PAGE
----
Hopefully you’ve landed on this page as you’ve googled (other search engines available!) ‘Controlled Substance database’ as your looking to answer the question “is this chemical a controlled substance?, “is this chemical regulated in some way?” or “is this a controlled drug?”. Perhaps your looking for a list of controlled substances of controlled substances for a particular country - if so read on.
Well you are in luck, in this blog post I’m going to explain how you can access a ‘Controlled Substance database’ to see if your chemical is regulated under controlled drug legislation in over 30 countries, including the UK Misuse of Drugs Act (MoDA) and the USA Controlled Substance Act (CSA).
If you just want to read more on the Controlled Substance database and how you can access it, you can do that here. But if you’ve like to learn a little more about why simply trying to look up a chemical drug name in a countries the legislation won’t work and what makes the above ‘Controlled Substance Database’ special, read on.
It’s a common misconception that controlled drug laws simply contain a long list of legal and illicit drugs that are considered controlled, for example cocaine, ecstasy, morphine etc.This may have been true 30 years ago, but in most countries these days, not just the named drug is controlled but many other possible chemically similar substances related to it as well.
The aim is to try and prevent Novel Psychoactive Substances (NPS’s) aka “legal highs” from being sold. Often NPS are something that is very chemically similar, but slightly different to the substances listed in the legislation, so not technically controlled.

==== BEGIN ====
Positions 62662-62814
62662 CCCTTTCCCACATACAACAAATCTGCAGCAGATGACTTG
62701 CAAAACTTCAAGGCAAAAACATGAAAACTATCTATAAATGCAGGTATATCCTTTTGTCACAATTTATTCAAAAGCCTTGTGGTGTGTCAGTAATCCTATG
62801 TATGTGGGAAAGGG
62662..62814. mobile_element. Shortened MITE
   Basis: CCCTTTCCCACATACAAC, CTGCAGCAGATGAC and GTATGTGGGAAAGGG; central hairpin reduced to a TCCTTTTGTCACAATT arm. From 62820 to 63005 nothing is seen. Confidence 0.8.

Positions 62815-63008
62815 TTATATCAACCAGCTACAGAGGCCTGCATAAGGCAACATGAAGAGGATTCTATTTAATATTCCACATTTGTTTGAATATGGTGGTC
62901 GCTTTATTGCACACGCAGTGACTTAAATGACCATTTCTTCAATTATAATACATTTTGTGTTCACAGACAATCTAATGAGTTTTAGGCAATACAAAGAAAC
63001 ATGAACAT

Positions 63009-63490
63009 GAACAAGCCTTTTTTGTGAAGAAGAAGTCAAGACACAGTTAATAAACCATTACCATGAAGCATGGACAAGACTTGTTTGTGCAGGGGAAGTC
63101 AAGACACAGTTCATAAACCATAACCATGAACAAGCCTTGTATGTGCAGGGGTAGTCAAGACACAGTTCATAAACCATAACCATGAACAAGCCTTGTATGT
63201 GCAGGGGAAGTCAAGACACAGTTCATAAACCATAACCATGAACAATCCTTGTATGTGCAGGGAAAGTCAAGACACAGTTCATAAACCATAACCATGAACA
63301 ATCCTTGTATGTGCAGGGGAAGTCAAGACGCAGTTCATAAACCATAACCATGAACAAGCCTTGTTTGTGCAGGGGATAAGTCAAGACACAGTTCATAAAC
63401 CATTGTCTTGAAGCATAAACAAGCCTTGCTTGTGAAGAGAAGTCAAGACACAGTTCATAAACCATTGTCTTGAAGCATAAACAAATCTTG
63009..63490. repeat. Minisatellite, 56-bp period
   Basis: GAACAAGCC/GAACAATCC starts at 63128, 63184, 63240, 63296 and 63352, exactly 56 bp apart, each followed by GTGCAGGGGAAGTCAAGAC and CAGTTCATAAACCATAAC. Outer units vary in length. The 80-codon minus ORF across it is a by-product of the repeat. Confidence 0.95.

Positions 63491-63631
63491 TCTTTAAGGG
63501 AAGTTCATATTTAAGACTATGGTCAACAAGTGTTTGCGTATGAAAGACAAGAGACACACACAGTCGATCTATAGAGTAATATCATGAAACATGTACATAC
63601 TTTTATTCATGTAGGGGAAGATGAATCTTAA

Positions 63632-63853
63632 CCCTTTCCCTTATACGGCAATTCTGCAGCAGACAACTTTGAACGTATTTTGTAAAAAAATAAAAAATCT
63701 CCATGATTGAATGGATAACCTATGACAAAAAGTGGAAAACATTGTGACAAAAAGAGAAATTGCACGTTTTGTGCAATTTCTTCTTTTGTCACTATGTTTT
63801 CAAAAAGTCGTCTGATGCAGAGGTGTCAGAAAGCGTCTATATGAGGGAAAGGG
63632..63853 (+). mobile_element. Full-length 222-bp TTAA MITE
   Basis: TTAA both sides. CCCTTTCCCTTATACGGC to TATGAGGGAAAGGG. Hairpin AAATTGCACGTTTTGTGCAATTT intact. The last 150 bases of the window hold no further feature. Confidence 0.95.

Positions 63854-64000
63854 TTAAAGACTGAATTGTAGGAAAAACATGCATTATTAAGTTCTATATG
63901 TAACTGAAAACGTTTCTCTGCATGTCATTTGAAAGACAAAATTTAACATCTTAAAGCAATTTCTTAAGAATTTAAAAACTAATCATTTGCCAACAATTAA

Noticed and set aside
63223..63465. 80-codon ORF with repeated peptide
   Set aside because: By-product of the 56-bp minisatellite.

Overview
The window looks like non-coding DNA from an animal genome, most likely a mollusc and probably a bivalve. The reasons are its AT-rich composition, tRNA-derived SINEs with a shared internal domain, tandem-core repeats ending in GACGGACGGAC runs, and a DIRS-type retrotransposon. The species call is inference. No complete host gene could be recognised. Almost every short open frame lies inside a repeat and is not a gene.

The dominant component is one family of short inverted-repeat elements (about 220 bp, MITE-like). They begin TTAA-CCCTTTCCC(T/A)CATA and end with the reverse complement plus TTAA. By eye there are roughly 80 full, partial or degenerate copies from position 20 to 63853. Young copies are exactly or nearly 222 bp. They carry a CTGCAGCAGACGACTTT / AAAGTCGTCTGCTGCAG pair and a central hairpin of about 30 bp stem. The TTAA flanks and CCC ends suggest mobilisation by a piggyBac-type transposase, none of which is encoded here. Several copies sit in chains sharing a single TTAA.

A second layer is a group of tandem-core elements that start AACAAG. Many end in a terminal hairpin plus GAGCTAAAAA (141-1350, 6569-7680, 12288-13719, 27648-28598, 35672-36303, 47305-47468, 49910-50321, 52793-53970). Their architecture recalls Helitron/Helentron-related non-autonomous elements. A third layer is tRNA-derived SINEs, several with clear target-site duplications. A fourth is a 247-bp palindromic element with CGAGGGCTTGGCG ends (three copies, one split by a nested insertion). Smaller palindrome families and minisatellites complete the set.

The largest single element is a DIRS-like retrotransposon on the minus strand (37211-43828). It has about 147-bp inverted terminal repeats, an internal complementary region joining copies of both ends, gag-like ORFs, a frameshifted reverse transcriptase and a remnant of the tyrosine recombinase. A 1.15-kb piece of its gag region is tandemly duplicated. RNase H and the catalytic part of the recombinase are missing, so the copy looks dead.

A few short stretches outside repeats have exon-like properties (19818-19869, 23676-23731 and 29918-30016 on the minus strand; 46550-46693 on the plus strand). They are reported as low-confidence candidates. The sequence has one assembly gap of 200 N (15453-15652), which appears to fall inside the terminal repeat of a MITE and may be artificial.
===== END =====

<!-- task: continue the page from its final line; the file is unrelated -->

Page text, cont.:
By carefully defining all chemically similar substances in legislation, it makes it much harder to legally supply dangerous NPS’s as they are banned even before they are first made or even thought of!
Even for one class of drugs, such as opioids, this can run into millions of possible chemicals placed under control. The vast majority of chemicals controlled as controlled drugs are by these areas of defined chemicals space, rather than specifically named substances.
An example of one, for ketamine related substances in the UK is shown in the animation below
So how can you have a Controlled Substance Database when legislation controls chemicals that haven’t even been made or even thought of?
The answer is to not just have a Controlled substance database with the named chemicals, but also to employ powerful algorithms that understand the complex chemical and legal wording defining the controlled chemical space. Any query to the database searches not just the named substances, but also the surrounding controlled chemicals space.
Fortunately you don’t need to do this for yourself as Controlled Substances Squared already does this for you. Simply enter the chemical you want to check and it will tell you whether it’s controlled, including assessing controlled chemicals space.
Controlled Substances Squared, part of compliance hub, allows you to quickly and easily identify all your chemicals that are controlled, genewrate tariff / HS codes and predict if they are likely to be self reactive, energertic or explosive.
Its algorithms and database of controlled drugs and precursors are updated weekly to ensure you are always compliant.